It is widely acknowledged that certain feature combinations are more likely to occur than others. For example, the feature of nasality is much more likely to appear on segments that are voiced than on segments that are voiceless (see discussion below). Several properties of such combinatorial restrictions are important, including the following: (i) the motivation or source of such restrictions, (ii) their cross-linguistic variability, (iii) their language -internal strength, (iv) the manners in which they manifest themselves. This paper examines certain aspects of the phonology of nasal segments that bear on these issues. The paper focusses on the phenomenon of nasal opacity, where opacity is used to refer to the arresting of a process of feature propagation. When some feature (in this paper, nasality) is transmitted throughout some domain, the presence of certain opaque segments interrupts such a transmission. It is shown that in a wide range of cases involving nasality, the class of opaque segments is systematically defined. Blocking is not due to the lexical idiosyncracy of particular segments; the class of blockers is defined in terms of particular phonological features. This property raises two important issues. On the one hand, how can the possible classes of blockers be characterised in terms of their feature composition? On the other hand, by what mechanism do the opaque elements actually accomplish blocking. In the following sections, I first discuss certain cross-linguistic generalisations concerning cooccurrence restrictions involving nasality; I go on to demonstrate that the types of cooccurrence restrictions governing segmental inventories also define typical classes of opaque segments; finally, it is demonstrated that the actual mechanism for accomplishing the blocking of feature transmission involves feature cooccurrence restrictions in a central way.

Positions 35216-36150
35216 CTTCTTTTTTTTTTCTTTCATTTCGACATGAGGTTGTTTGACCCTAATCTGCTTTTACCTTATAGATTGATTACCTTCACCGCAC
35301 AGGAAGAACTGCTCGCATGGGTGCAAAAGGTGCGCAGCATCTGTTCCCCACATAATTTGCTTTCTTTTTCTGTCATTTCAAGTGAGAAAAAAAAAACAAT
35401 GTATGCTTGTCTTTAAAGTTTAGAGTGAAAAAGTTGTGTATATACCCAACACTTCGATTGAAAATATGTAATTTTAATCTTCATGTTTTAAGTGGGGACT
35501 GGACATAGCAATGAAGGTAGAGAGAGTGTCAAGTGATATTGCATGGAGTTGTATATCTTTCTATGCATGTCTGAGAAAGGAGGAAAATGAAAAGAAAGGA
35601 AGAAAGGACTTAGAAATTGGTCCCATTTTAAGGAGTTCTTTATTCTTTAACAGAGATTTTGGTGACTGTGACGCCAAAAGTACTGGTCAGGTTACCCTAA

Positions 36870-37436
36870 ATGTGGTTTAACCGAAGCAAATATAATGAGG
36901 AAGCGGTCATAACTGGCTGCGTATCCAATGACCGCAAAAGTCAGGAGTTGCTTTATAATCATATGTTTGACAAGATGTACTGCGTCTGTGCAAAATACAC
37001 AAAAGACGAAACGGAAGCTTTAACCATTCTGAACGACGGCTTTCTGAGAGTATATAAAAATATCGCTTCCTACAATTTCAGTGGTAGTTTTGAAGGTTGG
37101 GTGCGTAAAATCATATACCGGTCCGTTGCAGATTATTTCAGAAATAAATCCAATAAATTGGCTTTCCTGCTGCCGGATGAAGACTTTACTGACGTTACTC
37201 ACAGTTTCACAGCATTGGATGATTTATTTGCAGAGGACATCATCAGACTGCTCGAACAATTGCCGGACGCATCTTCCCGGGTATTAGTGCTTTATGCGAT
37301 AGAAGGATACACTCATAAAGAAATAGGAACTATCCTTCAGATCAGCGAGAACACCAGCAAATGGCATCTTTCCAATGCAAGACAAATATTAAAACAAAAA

• Rime Change in Two Chinese Dialects

      Lin, Yen-Hwei; Fulmer, S. Lee; Ishihara, Masahide; Wiswall, Wendy; University of Texas at Austin (Department of Linguistics, University of Arizona (Tucson, AZ), 1989)
    • Reduplication in Lexical Phonology: Javanese Plural Reduplication